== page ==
The illegal cutting of Mongolian oak in far eastern Russia is of major issue because those forests are home to the last 450 wild Siberian tigers, Panthera tigris altaica. Illegal logging is the primary risk to the tigers’ survival, because they depend on intact forests for hunting and because Mongolian oak acorns are a chief food source for the tigers’ prey species. Mongolian oak forests are also home to the highly endangered Amur leopard, Panthera pardus orientalis, of which fewer than 50 remained in the wild in 2016. In June 2014, in response to illegal logging and the decline in tiger populations, Mongolian oak was added to the CITES Appendix III.
The EIA has shown the use of data analytics in investigating and showing the illicit trade in wood and timber.
For many years EIA’s investigative work focused on reconstructing the routes that timber takes from the Amazon to the warehouses of U.S. importers, through use of official information obtained under Peru’s Transparency and Access to Public Information Law. The links in this chain are willfully obscured to perpetuate confusion about the origins of almost all timber traded in Peru. EIA was able to reconstruct the chain of custody for trade in cedar (Cedrela odorata) and bigleaf mahogany (Swietenia macrophylla) only because both species are protected under the CITES and hence require specific export permit documents. For how EIA penetrated the chain of illegal exports, see the Laundering Machine: How Fraud and Corruption in Peru’s Concession System Are Destroying the Future of its Forests https://content.eia-global.org/assets/2012/04/The_Laundering_Machine_ENG.pdf.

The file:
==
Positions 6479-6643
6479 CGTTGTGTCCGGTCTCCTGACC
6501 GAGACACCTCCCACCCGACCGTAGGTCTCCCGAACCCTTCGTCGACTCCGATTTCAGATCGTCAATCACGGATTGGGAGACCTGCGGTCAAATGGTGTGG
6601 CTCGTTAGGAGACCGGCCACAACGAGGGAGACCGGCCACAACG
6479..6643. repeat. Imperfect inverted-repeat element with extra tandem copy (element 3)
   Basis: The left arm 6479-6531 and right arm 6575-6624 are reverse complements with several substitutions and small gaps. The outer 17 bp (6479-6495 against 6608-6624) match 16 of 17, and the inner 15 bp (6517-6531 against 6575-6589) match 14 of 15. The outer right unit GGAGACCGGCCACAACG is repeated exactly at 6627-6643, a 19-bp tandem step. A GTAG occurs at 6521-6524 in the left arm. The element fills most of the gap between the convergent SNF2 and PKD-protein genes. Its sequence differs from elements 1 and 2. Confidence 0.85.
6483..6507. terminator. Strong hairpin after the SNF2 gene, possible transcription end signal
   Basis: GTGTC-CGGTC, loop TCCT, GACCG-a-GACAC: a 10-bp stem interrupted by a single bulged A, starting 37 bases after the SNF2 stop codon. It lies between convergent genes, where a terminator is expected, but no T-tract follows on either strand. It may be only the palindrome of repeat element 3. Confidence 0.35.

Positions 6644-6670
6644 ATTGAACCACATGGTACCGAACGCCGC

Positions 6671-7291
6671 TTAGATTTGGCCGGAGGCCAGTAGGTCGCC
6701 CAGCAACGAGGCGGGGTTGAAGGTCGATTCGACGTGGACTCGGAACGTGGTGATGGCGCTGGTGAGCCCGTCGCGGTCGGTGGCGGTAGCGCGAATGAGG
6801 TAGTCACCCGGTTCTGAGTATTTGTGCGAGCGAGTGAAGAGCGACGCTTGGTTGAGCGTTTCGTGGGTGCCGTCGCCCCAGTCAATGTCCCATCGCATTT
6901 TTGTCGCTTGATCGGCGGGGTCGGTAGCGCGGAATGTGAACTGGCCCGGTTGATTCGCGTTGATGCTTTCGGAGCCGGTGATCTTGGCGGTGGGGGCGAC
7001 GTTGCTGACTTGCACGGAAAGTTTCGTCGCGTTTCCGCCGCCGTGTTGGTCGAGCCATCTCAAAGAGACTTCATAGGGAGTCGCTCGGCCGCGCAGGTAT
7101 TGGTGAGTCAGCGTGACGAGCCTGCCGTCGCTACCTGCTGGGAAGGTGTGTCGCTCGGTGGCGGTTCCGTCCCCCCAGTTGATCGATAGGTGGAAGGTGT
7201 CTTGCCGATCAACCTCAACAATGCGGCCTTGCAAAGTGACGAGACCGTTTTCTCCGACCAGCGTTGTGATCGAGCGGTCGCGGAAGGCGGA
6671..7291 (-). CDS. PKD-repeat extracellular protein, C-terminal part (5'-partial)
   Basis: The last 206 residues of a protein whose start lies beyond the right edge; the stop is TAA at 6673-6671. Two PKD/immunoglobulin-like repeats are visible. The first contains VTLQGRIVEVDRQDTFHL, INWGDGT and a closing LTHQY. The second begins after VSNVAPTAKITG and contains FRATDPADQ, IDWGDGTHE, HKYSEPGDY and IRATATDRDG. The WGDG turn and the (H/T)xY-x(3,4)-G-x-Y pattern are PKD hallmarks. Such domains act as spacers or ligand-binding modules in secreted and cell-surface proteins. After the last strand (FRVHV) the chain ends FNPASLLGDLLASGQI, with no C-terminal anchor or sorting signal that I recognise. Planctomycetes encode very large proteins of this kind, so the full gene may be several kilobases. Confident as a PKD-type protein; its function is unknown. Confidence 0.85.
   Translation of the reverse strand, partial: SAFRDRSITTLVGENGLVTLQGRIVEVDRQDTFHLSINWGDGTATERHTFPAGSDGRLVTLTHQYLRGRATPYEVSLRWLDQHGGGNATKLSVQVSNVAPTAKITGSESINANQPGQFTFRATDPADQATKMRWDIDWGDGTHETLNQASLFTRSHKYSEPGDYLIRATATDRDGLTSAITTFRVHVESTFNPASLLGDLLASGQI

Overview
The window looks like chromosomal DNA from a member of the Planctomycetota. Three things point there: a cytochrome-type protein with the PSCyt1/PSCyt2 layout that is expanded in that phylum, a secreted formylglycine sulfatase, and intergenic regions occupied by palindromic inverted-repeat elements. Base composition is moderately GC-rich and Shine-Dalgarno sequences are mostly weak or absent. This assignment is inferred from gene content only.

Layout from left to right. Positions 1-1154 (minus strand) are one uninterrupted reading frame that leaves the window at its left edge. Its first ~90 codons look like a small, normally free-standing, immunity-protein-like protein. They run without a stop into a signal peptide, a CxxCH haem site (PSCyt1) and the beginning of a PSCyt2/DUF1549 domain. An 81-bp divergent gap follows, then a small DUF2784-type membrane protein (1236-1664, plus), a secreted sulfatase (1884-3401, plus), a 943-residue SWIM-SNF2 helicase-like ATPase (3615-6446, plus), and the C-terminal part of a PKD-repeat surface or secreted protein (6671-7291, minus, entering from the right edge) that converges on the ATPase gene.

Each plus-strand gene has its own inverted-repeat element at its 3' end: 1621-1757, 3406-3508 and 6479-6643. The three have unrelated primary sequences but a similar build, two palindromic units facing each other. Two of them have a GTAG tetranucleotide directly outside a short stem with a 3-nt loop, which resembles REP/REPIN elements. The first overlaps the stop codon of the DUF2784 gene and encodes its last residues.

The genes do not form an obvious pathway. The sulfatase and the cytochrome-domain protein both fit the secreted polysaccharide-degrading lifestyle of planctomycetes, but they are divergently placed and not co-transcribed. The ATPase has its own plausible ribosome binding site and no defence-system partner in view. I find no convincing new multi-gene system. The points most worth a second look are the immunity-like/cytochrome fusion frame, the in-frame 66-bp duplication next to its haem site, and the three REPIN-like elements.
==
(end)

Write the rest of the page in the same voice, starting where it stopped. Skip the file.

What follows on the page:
In 2018, EIA released a new report titled “Moment of Truth”: https://eia-global.org/reports/momentoftruth
EIA’s new report describes important advances since 2012 in Peru’s fight against illegal logging, timber laundering, and its associated international trade – as well as the backlash against these new approaches.